"Emotions in Disguies,"
"Real Love,"
"Grass Just Looks Greener,"
"Why Can't I Talk About Love,"
"Keep Movin On,"
"Back In Time,"
"Common Ground"
on: Freeversation

Personal Albums:
PJ Morton ... Emotions (2004)
PJ Morton Band …Perfect Song (2007)
PJ Morton Live in LA (2008)
Walk Alone (2010)

Touring musician with:

Fred Hammond – Music Director
Erykah Badu
Jermaine Dupri
Megafest – Music Director



PJ Morton, a native New Orleans, LA, most often describes his music as “feel good music that lyrically tells stories about life and love…music that makes your heart think. … He coins his style of music, ‘soulful pop’.” This 28-year old musical prodigy is indubitably a “true” seasoned musician who has garnered a reputation for writing and producing warm, heart-felt, and infectious songs that engage the heart. His humble, yet aggressive spirit, along with his prolific musical talents has afforded him with many opportunities to “fall” comfortably into the music industry.

With PJ's background in music, it is no wonder that he has found himself right at home in the music business. Coming from a musical background, PJ got his start singing in the church. He began to play the piano at the age of eight years old and by the age of 14; he was already writing and producing. His dream of becoming an artist began to take shape while he was in high school.

PJ's hard work and dedication to his craft is gaining him national and international notoriety in the music industry. PJ is a Grammy, Stellar & Dove-award winning writer and producer who can be cited for writing and producing for a wide array of artists. His creative prowess allows him to cross all genres of music. He has worked with a range of noteworthy artists from India.Arie to gospel superstar Fred Hammond. PJ has worked with super producer Jermaine Dupri to co-write for such platinum artists as Jagged Edge and Monica. PJ most recently co-wrote songs for Mary, Mary, Ruben Studdard, and Musiq Soulchild. Morton’s latest release is Live in LA, and he recently released a book entitled, “Why Can’t I Sing About Love? The Truth About the “Church” vs “Secular” Music.”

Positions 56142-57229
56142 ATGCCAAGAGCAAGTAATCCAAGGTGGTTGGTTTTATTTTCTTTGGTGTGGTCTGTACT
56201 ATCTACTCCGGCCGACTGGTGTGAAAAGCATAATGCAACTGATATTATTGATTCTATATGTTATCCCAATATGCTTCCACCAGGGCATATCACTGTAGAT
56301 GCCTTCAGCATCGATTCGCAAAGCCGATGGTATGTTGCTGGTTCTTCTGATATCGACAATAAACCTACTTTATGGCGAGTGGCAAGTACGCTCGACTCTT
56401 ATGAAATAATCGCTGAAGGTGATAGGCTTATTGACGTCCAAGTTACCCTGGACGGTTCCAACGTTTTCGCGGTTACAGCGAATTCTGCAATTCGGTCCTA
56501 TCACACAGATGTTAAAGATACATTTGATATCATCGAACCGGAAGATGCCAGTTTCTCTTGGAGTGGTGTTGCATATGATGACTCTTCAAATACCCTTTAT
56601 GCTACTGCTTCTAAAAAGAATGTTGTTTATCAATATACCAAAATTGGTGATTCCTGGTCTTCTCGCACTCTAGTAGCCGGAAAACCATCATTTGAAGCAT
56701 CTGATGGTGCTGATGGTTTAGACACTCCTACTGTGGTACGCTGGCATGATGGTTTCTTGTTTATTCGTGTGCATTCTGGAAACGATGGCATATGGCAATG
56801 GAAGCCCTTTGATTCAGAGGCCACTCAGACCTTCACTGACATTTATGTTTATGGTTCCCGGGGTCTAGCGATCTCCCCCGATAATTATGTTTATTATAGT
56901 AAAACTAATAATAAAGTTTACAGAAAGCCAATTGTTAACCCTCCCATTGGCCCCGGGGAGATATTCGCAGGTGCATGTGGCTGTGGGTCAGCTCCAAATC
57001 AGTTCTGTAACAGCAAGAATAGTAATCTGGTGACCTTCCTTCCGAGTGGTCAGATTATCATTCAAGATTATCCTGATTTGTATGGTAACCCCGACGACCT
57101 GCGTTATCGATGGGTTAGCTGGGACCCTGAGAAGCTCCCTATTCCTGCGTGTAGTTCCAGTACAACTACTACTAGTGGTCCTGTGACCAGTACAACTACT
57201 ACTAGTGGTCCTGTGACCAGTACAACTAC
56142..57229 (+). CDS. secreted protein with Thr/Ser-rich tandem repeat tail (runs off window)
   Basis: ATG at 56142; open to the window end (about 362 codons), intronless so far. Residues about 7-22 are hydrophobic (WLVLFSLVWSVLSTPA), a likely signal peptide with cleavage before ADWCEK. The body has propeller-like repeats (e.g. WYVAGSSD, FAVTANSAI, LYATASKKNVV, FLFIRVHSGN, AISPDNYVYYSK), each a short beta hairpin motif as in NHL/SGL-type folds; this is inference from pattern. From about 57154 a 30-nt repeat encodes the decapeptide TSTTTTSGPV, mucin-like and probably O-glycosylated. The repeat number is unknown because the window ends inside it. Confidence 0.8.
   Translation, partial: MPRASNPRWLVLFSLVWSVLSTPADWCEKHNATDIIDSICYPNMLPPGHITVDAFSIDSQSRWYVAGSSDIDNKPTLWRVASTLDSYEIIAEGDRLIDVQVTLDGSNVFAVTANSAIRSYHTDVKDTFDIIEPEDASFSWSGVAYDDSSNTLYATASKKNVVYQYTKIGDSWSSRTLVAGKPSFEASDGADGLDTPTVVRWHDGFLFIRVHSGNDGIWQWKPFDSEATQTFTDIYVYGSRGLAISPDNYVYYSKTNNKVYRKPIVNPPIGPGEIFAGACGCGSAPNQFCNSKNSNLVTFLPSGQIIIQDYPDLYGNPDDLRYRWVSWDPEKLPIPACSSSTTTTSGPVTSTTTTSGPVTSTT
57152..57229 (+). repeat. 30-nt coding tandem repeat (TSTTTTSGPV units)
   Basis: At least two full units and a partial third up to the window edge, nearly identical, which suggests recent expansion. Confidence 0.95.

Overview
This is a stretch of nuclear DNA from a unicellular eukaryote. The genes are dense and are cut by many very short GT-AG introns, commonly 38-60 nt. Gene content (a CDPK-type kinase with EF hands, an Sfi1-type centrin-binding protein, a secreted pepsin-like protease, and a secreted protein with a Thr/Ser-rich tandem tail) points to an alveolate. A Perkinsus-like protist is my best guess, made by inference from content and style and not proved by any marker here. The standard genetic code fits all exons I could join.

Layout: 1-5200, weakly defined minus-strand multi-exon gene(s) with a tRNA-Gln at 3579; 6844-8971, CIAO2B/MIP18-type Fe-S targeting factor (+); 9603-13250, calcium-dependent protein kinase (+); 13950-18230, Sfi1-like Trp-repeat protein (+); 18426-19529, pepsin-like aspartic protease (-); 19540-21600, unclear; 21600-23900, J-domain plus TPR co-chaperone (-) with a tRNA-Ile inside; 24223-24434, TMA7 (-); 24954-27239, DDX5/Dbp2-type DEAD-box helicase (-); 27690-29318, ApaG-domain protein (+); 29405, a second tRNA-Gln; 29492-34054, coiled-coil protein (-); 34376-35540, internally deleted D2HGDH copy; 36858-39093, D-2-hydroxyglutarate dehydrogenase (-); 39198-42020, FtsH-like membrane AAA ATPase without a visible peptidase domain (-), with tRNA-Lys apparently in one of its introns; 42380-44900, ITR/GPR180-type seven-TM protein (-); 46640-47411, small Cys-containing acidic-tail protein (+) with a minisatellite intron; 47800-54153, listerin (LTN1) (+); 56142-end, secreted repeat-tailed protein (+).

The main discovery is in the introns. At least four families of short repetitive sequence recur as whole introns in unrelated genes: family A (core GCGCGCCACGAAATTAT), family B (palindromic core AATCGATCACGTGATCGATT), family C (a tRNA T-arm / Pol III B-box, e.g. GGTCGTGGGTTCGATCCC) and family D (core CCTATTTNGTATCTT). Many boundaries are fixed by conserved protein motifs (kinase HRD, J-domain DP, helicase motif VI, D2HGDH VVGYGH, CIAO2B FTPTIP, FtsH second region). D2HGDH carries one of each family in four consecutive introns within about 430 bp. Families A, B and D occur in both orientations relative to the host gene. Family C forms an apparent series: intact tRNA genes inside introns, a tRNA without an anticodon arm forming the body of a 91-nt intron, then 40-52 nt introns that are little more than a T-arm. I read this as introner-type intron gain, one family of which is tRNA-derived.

Having influences that range from Stevie Wonder to James Taylor, PJ reminisces on his childhood. “When I was younger, my mother would put on the Beatles and explain the songs … it made me focus on the writers. I’ve never been drawn to one style of music; it’s always been about the songwriters. That’s why Stevie Wonder, Paul McCartney, John Lennon, Sting and James Taylor touched me so … because of the songs.”

Because of the uniqueness of PJ’s music, one cannot place him in one specific category. He says it best by stating… “…Whatever genre you can stick Stevie Wonder or Sting in ….I’ll take that!” He has the necessary ingredients it takes to break new ground….to be a trailblazer! Without so much as a second thought, he will raise the bar in the industry! If one had to use one word to describe him, it would be FREE, because he does not worry about much. In his own words, PJ sums it up…“I just keep moving, because I know that it’s not my fight anyway. So, I just do what I do and let God do the rest!!!”